It was while sitting at the top of our last problem of the afternoon, watching the sun dip down toward the surface of the bay, that I lamented the coming cold and rain of fall, the many late nights on the crowded Rec Center climbing wall that lay between now and spring. But the sea breeze carried these thoughts away, and I settled into the warmth of the rock.
This time of year in Washington is all about snatching those last days of summer before the quickly approaching fall season ensues. And for climbers in the Bellingham area, achieving this doesn't get any more convenient or enjoyable than at the boulders at Clayton Beach.
I should say that I’m pretty new to climbing. Basically, I met a girl about a year ago who is on the cross country team at Western Washington University, and she'd also grown up rock climbing. It didn’t take long to figure out that I wanted to spend as much time as I could with this particular girl, and this inevitably meant picking up a pair of climbing shoes and heading to the campus gym as often as I could. A year later, she’s still up for hanging out with me and, unlike last year, we now have a crash pad and a car.
For our first Clayton Beach adventure together, we parked in the lot at the Lost Lake Trailhead. It requires a Discover Pass, but if you don’t have one, there is plenty of roadside parking as well. The walk down from the road to the beach takes you through a tunnel of dense trees and brush, making the eventual reveal of the beach that much more dramatic.
We started with the face directly adjacent to where the trail opens onto the beach. It was easy climbing with plenty of hold options, as well as a nice big crack to work on. But even on easy stuff, being 15 feet up on a rock face had my blood pumping much more than it ever had in the gym, where the massive blue pillow is waiting to catch you. But the more we climbed, the calmer I became and the smoother I moved.
The considerably more intense overhanging problems at Clayton can be found slightly to the north of where the trail enters the beach. The holds here are made clear by leftover chalk and they're generally very solid. The problems were, at least for me, quite a bit more challenging, but also quite fun. I’m sure it goes without saying for people who have spent any amount of time climbing outdoors, but the natural rock afforded us much more room for creativity.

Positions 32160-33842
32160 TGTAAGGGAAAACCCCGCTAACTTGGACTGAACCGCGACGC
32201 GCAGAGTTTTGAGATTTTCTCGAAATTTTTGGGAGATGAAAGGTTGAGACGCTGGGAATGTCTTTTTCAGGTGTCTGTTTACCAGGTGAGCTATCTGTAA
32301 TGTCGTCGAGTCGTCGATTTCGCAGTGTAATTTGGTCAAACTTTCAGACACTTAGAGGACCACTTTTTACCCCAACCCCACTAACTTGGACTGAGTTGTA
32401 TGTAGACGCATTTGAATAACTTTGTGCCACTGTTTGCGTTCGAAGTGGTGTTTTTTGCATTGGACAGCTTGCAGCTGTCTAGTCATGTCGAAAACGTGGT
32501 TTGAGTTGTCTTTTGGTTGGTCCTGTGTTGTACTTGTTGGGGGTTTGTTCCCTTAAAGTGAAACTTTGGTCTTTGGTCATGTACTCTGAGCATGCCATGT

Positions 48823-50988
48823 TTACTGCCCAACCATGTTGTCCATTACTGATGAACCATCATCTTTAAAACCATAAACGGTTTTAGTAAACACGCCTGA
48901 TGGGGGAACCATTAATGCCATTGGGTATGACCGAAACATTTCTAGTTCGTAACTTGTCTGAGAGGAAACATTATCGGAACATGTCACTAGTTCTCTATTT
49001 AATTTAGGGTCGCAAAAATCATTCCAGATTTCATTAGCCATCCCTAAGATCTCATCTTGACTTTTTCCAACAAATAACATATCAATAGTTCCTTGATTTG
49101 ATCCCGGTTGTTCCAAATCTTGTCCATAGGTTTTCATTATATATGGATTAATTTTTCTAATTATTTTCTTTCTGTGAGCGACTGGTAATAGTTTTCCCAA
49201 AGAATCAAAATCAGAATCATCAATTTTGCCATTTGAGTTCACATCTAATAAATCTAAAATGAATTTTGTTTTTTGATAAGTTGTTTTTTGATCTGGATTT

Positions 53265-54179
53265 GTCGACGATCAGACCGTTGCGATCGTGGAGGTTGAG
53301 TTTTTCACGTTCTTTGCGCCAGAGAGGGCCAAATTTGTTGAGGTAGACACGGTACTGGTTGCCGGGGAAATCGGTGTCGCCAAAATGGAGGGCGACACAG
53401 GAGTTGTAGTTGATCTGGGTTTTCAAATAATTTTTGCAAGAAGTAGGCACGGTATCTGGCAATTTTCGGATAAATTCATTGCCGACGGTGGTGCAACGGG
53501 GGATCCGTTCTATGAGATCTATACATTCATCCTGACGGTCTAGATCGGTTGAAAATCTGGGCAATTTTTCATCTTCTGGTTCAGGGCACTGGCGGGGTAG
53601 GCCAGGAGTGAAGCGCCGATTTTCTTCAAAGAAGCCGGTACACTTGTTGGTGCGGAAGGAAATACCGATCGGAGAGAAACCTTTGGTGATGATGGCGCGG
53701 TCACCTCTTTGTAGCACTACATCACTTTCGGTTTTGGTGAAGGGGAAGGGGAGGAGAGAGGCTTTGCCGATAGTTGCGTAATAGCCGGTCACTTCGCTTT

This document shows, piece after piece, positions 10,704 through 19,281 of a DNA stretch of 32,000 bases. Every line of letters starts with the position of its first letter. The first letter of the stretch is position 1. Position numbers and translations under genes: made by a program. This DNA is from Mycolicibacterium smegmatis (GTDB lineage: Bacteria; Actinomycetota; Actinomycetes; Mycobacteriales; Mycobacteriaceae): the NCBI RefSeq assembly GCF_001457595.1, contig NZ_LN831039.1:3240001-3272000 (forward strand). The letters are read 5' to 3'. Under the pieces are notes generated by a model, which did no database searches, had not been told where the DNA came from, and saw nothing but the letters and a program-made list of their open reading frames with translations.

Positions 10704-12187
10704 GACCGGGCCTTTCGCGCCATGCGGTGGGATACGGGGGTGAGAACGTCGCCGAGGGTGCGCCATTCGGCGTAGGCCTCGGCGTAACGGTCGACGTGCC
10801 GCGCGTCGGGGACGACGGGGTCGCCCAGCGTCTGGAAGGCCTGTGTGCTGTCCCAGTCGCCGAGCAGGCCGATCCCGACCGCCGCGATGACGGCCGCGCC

As the afternoon carried into evening, we took longer and longer breaks between attempts, basking in the low angled sun and waving at passing sea kayakers. Despite Clayton’s reputation as a popular and crowded climbing spot, we had it almost completely to ourselves for the entire afternoon. This was possibly because we arrived during high tide, which limited the number of climbable problems, but it certainly didn't take away from the experience by any means.
Even if we weren't climbers, I think we'd visit Clayton Beach again. After all, a beautiful place is a beautiful place, whether you're climbing or not, and its location on the western edge of Larrabie State Park, on the sandy beaches of Wildcat Cove and Bellingham Bay, makes it the perfect spot to have a picnic with friends or to bask in the last days of summer. So again, whether you’ve been climbing for years, or you went to the climbing gym for the first time last week, Clayton Beach is worth checking out.
The WWU Outdoor Center has a copy of “A Rock Climber's Guide to Bellingham Rock” (1997), a guidebook that includes routes at Clayton Beach. It’s worth checking out before heading out. Pick a sunny day and check a tide chart before heading down Chuckanut Drive to the beach.
There’s something infinite about those moments when the sun, sea, and sand come together perfectly, where the senses envelope you entirely and there’s little else on your mind except for the place and the people you’re sitting next to. On the right day, that equation comes together on Clayton Beach... and the climbing is just icing on the cake.